Running is a different game. I’ve been doing it since I was 18 months old. I’ve practiced specific technical drills countless times. The nerve cells in the relevant pathways are coated deeply in myelin and the complex skills of those drills are now as good as unforgettable.

Sport shines a bright spotlight on this learning regression when we miss practice but what about less visible skills. The kind of stuff we ‘learn’ on training courses at work and then practice only periodically while kidding ourselves and our boss that we really have improved.

Great training may start with an inspiring experience to show us new skills and get us going but it requires sustained, focused practice over an extended period of time to really shift our skill level to the point where it becomes automatic. It is one of the big challenges of the time for businesses - how to create that learning environment for employees (and suppliers, customers and freelancers?). There is much that can be learned from elite performers in sport and the arts when it comes to designing learning programs.

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Something small

You know the kind of thing. Its small, we know it will make a difference and yet we keep avoiding it.

When I was an athlete, one of mine was replacing a couple of my four daily cups a coffee with water. Better hydration, better sleep, prizes worth having as an athlete. For years I managed to avoid changing my situation, it was bonkers really. Then one day I just did it. And the next day. And in no time it became permanent.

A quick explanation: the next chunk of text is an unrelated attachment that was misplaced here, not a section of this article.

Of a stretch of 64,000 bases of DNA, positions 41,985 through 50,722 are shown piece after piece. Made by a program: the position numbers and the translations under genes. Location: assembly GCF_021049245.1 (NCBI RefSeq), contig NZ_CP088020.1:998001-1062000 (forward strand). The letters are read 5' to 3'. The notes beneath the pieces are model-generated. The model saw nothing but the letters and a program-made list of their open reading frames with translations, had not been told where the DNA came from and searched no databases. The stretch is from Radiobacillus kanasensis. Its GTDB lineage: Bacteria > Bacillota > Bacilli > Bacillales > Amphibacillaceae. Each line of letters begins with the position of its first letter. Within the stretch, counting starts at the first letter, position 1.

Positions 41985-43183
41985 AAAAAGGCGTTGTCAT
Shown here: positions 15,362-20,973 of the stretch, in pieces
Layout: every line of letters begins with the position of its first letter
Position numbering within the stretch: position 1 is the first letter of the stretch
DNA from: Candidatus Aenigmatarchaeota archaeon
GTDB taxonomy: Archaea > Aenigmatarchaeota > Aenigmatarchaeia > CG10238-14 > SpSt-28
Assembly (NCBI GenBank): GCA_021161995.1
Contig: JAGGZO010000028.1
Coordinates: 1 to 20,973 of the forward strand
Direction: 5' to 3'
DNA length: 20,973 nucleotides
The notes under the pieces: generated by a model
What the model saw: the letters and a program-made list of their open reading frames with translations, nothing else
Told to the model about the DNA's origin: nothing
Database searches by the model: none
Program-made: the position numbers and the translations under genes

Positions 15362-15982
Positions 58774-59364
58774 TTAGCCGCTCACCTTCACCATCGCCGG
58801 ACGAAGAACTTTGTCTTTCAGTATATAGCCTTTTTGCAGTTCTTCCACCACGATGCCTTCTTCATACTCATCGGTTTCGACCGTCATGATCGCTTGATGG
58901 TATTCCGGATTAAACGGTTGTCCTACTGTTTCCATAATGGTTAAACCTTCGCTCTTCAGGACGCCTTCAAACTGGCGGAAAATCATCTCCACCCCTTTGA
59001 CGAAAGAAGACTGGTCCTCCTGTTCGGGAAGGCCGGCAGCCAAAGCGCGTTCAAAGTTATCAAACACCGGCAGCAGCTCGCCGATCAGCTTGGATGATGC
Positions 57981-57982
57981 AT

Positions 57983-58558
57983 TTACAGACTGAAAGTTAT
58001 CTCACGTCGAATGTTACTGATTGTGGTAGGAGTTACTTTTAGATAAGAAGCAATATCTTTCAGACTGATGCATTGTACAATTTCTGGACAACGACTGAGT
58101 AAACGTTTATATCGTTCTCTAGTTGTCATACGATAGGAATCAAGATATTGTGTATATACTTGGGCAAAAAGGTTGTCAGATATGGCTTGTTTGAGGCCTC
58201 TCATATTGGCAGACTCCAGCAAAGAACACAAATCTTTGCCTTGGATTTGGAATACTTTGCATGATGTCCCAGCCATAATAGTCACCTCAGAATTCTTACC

What is your small thing to change this week in pursuit of better performance?

Throw away the watch

When the RunNudge launched in the autumn one of the most fun parts for me was seeing which nudges got people engaged and really thinking about their running.

This was the first in the series and the title says it all. Its also a great metaphor for other parts of our life. How often do we find ourselves measuring things out of habit that really don't need to be measured - i'm particularly thinking about work here !!

If you haven't yet signed up for the RunNudge here is that first nudge on our Facebook page to get you on your way. 

Maintain your biggest assets

Does the driver service their car regularly or wait for it to breakdown - then face an urgent and expensive repair at the moment when they need their car the most?

Does the chef sharpen his knife daily or wait for it to become blunted - causing him to cut himself when prepping the most important meal of the week (have you noticed that it's always the blunt knives that make the nasty cuts)?

Does the athlete make sure that their body is properly aligned with all the muscles working optimally or do they wait until they get injured - invariably in the lead up to the big race that they have prepared for passionately?

Whatever our work or hobby, if we are passionate and committed then maintaining our biggest asset is a non-negotiable.

If this made you think, then sign up for the RunNudge to get an exclusive weekly video clip of actionable inspiration to make you a better athlete.